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australia has decided to join. i really wonder at the end of the obama administration what's our assessment where we are in the rebalance or the pivot? obviously this is something there is bipartisan agreement we need to invest in asia but have you done that? >> first of all the obama administration has been very strong on maritime security issues. we have used our military very much so. we have had a physical presence. we have challenged china directly. china has pulled back. they have done things unacceptable, don't get me wrong, but they recognize that we were prepared to take more aggressive action. they did not want to see a military confrontation. i think we were able to make certain progress. we challenged of course their fly zones. we challenged a lot of what china has been trying to do with regards to their exclusive control areas that are unilateral decision-making, rather than negotiating with their regional partners.
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so we made some progress but we've seen in the, the regime in china, xi regime they backtracked on a lot of good governance and human rights issues opening their society. that is not good for china, that is not good for the united states, it is not good for the region. what i hope to see moving forward the reform process in china started several decades ago, that made some progress, they will get back on the reform pattern to energize the entrepreneurial spirit more in china, allow people the opportunity to really express themselves and to be able to advance. they made too many decisions about young children too early in life. a lot things that have to be done in china i think the united states can do, but, we're not going to be able to tell them to do things and they're going to say, yes, we'll do it, because the united states wants us to do things. it has to be in their interests. you have to understand that.
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the united states foreign policy needs to reflect that. that is what diplomacy is about. that is what soft power is about. one of the interesting points, as you mentioned donald trump's the list of people seeking to become part of his cabinet or wants to become part of his cabinet. there are a lot of military people there. i'm not against military people. we need military people. we need to understand, soft power, civilian control is very important to america's goals. we don't have a large budget for diplomacy. we need a larger budget for diplomacy. we don't have a large budget for development assistance. we could use a larger budget for development assistance, particularly as it relates to developing democratic institutions. if we did that i think we could help countries like china a way it would be in our national security interests, to allow china to grow as a stronger, country, as we want it to be.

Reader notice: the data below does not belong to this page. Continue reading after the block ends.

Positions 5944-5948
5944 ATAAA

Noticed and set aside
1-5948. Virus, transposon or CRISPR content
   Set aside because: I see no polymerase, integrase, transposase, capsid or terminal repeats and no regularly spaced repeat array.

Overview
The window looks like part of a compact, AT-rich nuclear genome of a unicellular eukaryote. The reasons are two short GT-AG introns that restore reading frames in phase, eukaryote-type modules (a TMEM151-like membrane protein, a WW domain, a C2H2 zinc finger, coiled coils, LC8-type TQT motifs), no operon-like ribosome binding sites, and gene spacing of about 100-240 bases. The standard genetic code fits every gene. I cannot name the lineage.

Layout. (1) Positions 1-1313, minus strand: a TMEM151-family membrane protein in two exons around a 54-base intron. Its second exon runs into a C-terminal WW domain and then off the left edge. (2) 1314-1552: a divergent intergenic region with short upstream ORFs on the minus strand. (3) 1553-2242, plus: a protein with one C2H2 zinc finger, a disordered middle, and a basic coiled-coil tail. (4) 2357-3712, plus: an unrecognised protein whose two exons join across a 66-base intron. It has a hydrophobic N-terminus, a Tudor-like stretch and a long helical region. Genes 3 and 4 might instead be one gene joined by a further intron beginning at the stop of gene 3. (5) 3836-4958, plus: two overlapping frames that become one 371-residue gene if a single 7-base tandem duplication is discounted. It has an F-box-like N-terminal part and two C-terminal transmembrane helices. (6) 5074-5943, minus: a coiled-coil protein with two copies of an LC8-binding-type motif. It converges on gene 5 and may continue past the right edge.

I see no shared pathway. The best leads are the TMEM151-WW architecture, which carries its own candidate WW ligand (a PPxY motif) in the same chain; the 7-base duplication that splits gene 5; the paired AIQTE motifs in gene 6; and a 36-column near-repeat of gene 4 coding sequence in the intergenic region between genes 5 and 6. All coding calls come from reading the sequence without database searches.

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and it would be safer for the global community. >> i want to open up to the audience for questions but before i do that, assessment where we are at the end. obama administration on alliances. in asia we have some tensions, i will put it that way with the philippines, although are lots of unusual reasons for that. where do you think we are broadly on the strength of our alliances around the world? >> well, i think that president obama deserves great credit for strengthening america's partnerships. he recognized that we couldn't do things alone. look, i disagreed with president obama on his strategies on ukraine and on syria as far as his original responses. i thought we should have been more aggressive. president obama did not want the united states to be alone on decision-making.
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he went to europe. he went to -- went to the middle east and went to other areas and formed broader coalitions. one of the first things he did was form a broader coalition against iran and that paid off in that we were able to negotiate an agreement. i disagreed with the agreement, but i agreed we should have an agreement. that was good diplomacy, good working in forming alliances. we've seen that now in north korea. today there will be announcement made about u.n. resolution in north korea. that is good news. we've been able to isolate countries by working with other countries to coin a phrase, we are stronger together and president obama has done that. he's formed true, confidence in the allegiance in allies in all parts of the world. in own hemisphere, and i talked to many leaders in our own hemisphere, our policy to cuba was isolating the united states in our own hemisphere.
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you can argue how you get cuba to change its way. cuba has to change its way but the prior policy was not working. and it was marginalizing the u.s. influence in our own hemisphere. the obama administration has dramatically improved america's eninfluence in our own hemisphere. so there are a lot of things that happened in asia. i've been to asia several times. i can tell you that that i was pleasantly surprised to see the close personal views in vietnam with the united states. a country we're at war at not too long ago. he has built those relationships. countries would prefer to work with the united states than they would with russia and china. they look at the united states as being a stronger, more reliable partner. and they want to deal with us. i was in the middle east meeting with a lot of our gulf state strategic partners.